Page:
One guy was flying (controlling) the Predator, when his system locked up. He transferred control to another guy. The other guy happened to have his controls set in the fuel-cutoff position when he received control, and the engine died. But this guy didn't realize it. When the Predator refused to obey and maintain altitude, the new controller put it into the autonomous lost-link mode.
But the engine was still dead, so the Predator just circled down until it glided into the ground. It was a $6.8 million error.
A pyramid has been discovered in Bosnia, near Visoko. It was reported
last year, but now the evidence makes it look like it is really a
large, man-made pyramid -- Europe's first. They are also investigating
a 2.4 mile tunnel and two other pyramid-shaped hills. That would be fun
// note from 6/4/06
// This is a fraud. I was suckered!!!
Math WhizThe Quote of the Day:
"When gas prices go up 5 cents a gallon, that's maybe an extra $10 a week out of consumers' pockets. But when they're going up 15 cents and more, it means $20 extra a week." -- Marshal Cohen, chief industry analyst with market research firm NPD Group.
Maybe he didn't do well in elementary math.
TSA ScreeningThe Transportation Safety Administration may want to screen their screeners a bit better. 25% of them leave the job annually. This year the TSA is offering $500 or $1000 bonuses for not quitting.
Windows Genuine AdvantageThe Windows Genuine Advantage is a distinct disadvantage if Microsoft thinks your copy of Windows is pirated. Starting last April 25, the Windows Update installed some software that displays a message periodically telling you that your copy of Windows is illegitimate if that's what they think. It's possible to kill the nag message, but it's not straightforward.
Here are 14 ways you can kill the nag message, if you happen to be one of the lucky ones:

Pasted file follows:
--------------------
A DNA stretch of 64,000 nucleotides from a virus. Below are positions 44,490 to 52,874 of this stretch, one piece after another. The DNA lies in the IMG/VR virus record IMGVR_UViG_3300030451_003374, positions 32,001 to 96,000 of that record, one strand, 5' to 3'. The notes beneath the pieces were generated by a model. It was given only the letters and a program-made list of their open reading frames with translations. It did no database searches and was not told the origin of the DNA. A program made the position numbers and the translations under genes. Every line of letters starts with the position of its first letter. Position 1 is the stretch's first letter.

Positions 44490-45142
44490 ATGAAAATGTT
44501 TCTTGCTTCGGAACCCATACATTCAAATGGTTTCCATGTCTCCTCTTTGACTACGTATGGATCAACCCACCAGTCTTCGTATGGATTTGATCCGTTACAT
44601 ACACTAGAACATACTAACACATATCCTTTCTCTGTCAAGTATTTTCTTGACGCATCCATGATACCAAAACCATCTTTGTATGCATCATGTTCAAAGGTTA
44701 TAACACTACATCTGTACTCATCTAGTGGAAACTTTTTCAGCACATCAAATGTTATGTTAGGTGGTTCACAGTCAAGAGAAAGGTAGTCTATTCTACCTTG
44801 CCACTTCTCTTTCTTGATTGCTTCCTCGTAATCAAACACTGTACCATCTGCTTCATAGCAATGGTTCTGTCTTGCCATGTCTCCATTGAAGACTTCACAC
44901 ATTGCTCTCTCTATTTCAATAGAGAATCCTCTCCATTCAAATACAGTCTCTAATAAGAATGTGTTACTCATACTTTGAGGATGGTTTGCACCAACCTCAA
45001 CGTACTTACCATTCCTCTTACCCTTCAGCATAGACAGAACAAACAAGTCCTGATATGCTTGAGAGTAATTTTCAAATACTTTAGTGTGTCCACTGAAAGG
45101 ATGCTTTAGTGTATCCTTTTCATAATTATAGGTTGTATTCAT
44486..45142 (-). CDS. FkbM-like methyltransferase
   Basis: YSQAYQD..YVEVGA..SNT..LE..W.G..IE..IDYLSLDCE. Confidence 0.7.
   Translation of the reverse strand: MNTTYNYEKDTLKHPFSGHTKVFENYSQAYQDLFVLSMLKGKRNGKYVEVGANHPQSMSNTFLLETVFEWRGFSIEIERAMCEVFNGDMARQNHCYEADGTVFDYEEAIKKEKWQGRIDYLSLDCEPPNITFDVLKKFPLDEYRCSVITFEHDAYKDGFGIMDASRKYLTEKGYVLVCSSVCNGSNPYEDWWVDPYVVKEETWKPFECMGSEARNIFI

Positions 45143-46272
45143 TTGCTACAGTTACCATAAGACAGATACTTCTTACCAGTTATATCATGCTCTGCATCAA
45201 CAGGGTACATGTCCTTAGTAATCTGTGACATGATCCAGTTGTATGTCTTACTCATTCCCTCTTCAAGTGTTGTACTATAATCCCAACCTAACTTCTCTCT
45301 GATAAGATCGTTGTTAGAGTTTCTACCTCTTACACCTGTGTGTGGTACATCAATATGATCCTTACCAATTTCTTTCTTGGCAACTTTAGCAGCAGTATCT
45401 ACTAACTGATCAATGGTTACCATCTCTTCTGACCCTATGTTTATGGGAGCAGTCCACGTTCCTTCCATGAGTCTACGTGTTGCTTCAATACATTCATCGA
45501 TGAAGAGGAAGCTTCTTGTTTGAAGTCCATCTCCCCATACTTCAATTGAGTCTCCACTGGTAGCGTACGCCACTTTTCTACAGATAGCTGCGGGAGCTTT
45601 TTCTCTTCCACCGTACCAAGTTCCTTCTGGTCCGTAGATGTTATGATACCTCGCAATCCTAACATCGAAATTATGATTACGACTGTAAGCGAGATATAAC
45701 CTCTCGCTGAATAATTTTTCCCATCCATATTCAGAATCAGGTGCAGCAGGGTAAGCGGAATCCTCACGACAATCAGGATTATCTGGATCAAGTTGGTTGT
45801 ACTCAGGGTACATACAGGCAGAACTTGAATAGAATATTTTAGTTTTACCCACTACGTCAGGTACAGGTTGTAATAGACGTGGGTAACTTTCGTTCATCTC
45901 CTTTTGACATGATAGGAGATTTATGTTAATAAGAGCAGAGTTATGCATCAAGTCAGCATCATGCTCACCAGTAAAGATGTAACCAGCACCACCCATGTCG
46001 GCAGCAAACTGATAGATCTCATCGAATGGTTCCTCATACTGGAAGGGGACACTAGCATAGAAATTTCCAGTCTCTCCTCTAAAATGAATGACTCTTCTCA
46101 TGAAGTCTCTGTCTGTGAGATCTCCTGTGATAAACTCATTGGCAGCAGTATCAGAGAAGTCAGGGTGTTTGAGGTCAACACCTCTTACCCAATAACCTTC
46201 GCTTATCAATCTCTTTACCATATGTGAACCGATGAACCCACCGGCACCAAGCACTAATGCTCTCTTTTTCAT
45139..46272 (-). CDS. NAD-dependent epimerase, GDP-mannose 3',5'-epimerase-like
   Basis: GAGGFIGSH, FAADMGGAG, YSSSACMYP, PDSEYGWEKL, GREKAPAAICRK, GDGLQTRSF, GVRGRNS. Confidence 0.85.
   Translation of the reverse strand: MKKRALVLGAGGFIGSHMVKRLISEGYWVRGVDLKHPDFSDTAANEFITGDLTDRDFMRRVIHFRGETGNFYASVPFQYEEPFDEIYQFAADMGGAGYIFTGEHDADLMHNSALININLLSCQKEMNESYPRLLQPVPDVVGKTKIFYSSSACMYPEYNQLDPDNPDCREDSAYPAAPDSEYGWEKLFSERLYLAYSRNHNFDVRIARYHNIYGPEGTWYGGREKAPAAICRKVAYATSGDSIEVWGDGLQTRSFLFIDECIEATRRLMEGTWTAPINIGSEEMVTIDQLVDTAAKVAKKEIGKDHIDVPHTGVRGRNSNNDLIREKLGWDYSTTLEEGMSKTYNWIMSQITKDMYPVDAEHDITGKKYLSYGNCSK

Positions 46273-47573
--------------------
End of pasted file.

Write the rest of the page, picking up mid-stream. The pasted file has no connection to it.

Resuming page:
Microsoft also has a Genuine Advantage program for Microsoft Office. But I my Office quit running when I added more memory to my computer and I'm back on Office 97. I hope to stay with it indefinitely.
Microsoft seems to pressure people into buying upgrades with intentional incompatibility rather than better performance. I wonder if many people will refuse to upgrade to Windows Vista, the new version of Windows.
Wireless IgnitionWith a laptop, some "specialized software," and 20 minutes, you too can be a car thief! There is software available to crack wireless ignitions now. Some of the more complex designs may take 20 minutes, but that's faster than I could pick a lock.
Capitol PoliceWhen Patrick Kennedy crashed his car into a traffic barrier in Washington DC at 2:45 a.m., appeared drunk, and claimed to be going to a Congressional vote, the U.S. Capitol Police just gave him a ride home.
It's nice to know that they're very understanding. I find comfort knowing if I happen to be driving around Washington DC and crash through a traffic barrier, I'll get a free ride home, too. It's a kinder, gentler sort of thing. But they still give tickets for U-turns.